Winkler is home to two radio stations of its own, both of which are owned and operated by Altona-based Golden West Broadcasting. COUNTRY 88, a country music station, was established in 1980 on the AM dial at 1530 kHz, then moved to 1570 kHz in 1987, and since 2013, broadcasts on the FM dial at 88.9 MHz. CJEL-FM, an adult contemporary music station branded as The Eagle 93.5, launched in 2000.

Though they are not based in Winkler, several other radio stations are notable in the Winkler area. The signal from Golden West's easy listening radio station in Altona, CFAM, reaches the Winkler area. Two North Dakota stations near the Canada/U.S. border also reach Winkler: KAOC 105.1 FM (Maverick 105), a country music station in Cavalier and KYTZ 106.7 FM (Z-106.7, Today's Best Hits), an adult contemporary music station in Walhalla.


Winkler's local newspapers are The Winkler Times,[24] published weekly and distributed by carrier to Winkler area households, and The Winkler-Morden Voice,[25] also published weekly and distributed by mail to households in both Winkler and Morden and many surrounding smaller communities. The Winnipeg Free Press and Winnipeg Sun are available daily.


Cable television service was provided by Valley Cable Vision. Valley Cable Vision was acquired by MTS Allstream by September 12, 2006.[26] BCE acquired MTS in March 17, 2017.[27] So now Bell MTS Fibe tv is available in Winkler. Satellite television with Shaw and Bell is also available. Most Winnipeg-based television and radio stations can be picked up from Winkler. WDAZ-TV and KNRR can also be received in Winkler via antenna.


Winkler's primary ice hockey team is the Winkler Flyers, who compete in the Manitoba Junior Hockey League. The Flyers play their home games at the Winkler Arena. Perhaps the best known alumnus of the team is Ed Belfour, former goaltender in the National Hockey League. Belfour played with the Flyers during the 1985-86 season and recorded a 2.58 goals against average that year. Belfour went on to play in the NHL and win a Stanley Cup with the Dallas Stars and was later inducted into the Hockey Hall of Fame. There is also a minor league hockey in Winkler. The two local high schools have multiple sports teams under the names Zodiacs and Nighthawks. Winkler also has two men's soccer teams called the Winkler Storm, and the Riots. The women's soccer team is called the Hurricanes. Winkler was selected as host city for the 2008 edition of CBC Sports' day-long Hockey Day in Canada, which took place on February 9, 2008.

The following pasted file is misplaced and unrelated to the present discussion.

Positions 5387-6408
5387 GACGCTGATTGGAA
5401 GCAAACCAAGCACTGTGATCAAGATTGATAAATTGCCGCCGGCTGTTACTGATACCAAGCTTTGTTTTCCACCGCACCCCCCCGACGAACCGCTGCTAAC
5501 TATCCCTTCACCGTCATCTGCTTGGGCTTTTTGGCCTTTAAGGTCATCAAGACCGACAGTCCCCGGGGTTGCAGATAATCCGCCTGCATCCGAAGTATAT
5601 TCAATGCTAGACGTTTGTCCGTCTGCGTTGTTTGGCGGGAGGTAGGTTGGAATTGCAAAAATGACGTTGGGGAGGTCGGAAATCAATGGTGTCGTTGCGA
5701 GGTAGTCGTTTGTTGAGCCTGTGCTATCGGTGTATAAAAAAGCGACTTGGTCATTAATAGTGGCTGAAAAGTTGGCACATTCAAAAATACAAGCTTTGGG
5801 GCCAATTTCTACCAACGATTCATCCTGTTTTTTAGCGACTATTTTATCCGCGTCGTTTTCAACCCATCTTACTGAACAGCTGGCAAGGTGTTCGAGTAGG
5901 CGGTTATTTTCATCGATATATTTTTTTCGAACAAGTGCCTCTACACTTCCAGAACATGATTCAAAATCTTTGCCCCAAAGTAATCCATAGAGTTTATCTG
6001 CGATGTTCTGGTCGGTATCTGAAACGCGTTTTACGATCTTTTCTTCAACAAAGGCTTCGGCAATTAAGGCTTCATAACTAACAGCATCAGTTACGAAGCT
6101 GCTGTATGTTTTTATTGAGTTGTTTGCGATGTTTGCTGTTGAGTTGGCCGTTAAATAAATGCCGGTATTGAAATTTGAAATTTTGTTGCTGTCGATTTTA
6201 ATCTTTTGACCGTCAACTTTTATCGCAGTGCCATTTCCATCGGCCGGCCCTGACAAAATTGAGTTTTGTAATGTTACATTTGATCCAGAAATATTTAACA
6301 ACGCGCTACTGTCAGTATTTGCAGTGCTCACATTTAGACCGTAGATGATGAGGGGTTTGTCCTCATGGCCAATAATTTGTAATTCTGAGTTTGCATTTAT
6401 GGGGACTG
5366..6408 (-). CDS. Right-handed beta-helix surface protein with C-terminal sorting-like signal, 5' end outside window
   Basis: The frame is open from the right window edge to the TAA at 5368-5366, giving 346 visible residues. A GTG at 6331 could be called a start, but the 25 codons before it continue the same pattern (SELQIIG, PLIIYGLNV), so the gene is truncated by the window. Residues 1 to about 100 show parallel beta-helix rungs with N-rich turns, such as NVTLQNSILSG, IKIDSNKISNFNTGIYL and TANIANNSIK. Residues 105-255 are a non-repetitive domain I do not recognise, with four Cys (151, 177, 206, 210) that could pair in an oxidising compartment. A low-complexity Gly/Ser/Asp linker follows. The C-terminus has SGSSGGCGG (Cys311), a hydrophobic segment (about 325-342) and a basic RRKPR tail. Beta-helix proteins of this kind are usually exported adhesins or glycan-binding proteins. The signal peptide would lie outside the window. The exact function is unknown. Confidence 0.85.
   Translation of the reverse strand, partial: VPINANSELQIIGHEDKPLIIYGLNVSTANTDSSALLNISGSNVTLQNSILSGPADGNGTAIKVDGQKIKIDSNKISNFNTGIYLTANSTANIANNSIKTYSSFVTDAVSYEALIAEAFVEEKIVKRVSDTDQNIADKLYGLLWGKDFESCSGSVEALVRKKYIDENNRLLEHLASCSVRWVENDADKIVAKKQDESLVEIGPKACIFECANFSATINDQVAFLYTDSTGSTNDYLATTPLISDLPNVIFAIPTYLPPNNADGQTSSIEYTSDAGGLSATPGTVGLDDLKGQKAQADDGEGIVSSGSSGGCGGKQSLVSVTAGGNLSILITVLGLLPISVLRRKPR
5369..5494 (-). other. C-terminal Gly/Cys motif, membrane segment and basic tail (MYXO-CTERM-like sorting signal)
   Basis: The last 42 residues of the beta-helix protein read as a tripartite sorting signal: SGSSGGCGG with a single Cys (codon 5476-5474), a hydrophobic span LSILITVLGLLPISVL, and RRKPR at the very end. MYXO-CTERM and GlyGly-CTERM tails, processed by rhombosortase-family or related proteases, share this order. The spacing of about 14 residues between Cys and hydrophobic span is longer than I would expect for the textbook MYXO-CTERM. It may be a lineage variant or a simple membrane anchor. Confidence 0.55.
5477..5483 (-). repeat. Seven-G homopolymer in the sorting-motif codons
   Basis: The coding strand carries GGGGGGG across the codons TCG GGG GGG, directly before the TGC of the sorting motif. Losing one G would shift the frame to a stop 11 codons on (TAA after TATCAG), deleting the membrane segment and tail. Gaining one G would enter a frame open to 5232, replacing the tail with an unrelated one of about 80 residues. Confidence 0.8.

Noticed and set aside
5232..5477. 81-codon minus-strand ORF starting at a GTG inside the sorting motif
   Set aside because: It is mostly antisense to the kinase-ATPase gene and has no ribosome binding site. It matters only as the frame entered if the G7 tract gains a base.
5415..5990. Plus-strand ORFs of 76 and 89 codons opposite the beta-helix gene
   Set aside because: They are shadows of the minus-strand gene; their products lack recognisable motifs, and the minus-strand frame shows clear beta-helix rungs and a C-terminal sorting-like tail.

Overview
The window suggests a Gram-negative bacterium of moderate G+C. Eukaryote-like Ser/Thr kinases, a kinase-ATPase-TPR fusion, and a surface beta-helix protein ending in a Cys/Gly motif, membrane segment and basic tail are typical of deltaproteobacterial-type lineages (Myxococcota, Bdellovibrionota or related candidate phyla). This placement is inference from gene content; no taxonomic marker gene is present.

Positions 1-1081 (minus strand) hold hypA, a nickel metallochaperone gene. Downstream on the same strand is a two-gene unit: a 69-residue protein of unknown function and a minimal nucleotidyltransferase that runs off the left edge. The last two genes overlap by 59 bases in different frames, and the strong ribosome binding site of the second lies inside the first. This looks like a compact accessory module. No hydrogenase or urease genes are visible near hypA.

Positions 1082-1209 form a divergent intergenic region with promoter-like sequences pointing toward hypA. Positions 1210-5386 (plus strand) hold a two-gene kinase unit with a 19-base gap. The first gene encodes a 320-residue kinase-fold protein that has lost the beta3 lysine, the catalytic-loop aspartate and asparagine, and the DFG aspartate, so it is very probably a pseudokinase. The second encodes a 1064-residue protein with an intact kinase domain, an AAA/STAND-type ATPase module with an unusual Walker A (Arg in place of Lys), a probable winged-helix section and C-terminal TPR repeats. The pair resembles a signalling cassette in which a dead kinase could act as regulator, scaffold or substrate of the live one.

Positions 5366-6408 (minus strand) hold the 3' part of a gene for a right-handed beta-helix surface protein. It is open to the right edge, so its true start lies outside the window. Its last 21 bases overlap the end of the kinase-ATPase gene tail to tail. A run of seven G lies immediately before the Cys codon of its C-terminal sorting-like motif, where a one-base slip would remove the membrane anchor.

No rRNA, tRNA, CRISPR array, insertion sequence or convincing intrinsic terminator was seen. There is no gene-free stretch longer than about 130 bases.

Notable people

Neighbouring communities


  1. City Council
  2. "2016 Census Profile for Winkler". Statistics Canada. Retrieved December 11, 2019.
  3. Population and dwelling counts (Manitoba). 2011 Census. Retrieved February 9, 2012.
  4. "History and Heritage of Roseau River First Nation". Archived from the original on 15 July 2011. Retrieved 1 July 2010.
  5. Francis, E.K. (1955). In Search of Utopia. D.W. Friesens and Sons.
  6. Winkler Incorporation
  7. "Western History Collections". Retrieved October 18, 2019.
  8. "A History of Winkler" (PDF). Retrieved October 18, 2019.
  9. [ANNUAL REPORT 2011. Habitat for Humanity Canada]
  10. "Manitoba Community Profiles - Community Profile:City of Winkler". Retrieved October 18, 2019.
  11. Sukkau, Steven. "Winkler making attempt to become the silicon valley of southern Manitoba".
  12. "Bell MTS expands all fibre broadband network in Winkler". August 1, 2018.
  13. Canada Flight Supplement. Effective 0901Z 10 October 2019 to 0901Z 5 December 2019.
  14. Censuses 1871-1931
  15. Census 1941-1951
  16. Census 1961
  17. Census 2011-2016
  18. 2001 Community Profile - Winkler
  19. 2003 Winkler Demographics
  20. "Microsoft Word - Winkler-Draft Pam feedback.doc" (PDF). Retrieved October 18, 2019.
  21. Census 2006
  22. National Household Survey (NHS) Profile., Statistics Canada. 2013. Winkler, CY, Manitoba (Code 4603050) (table). 2011 National Household Survey. Statistics Canada Catalogue no. 99-004-XWE. Ottawa. Released September 11, 2013
  23. The Winkler Times
  24. The Winkler-Morden Voice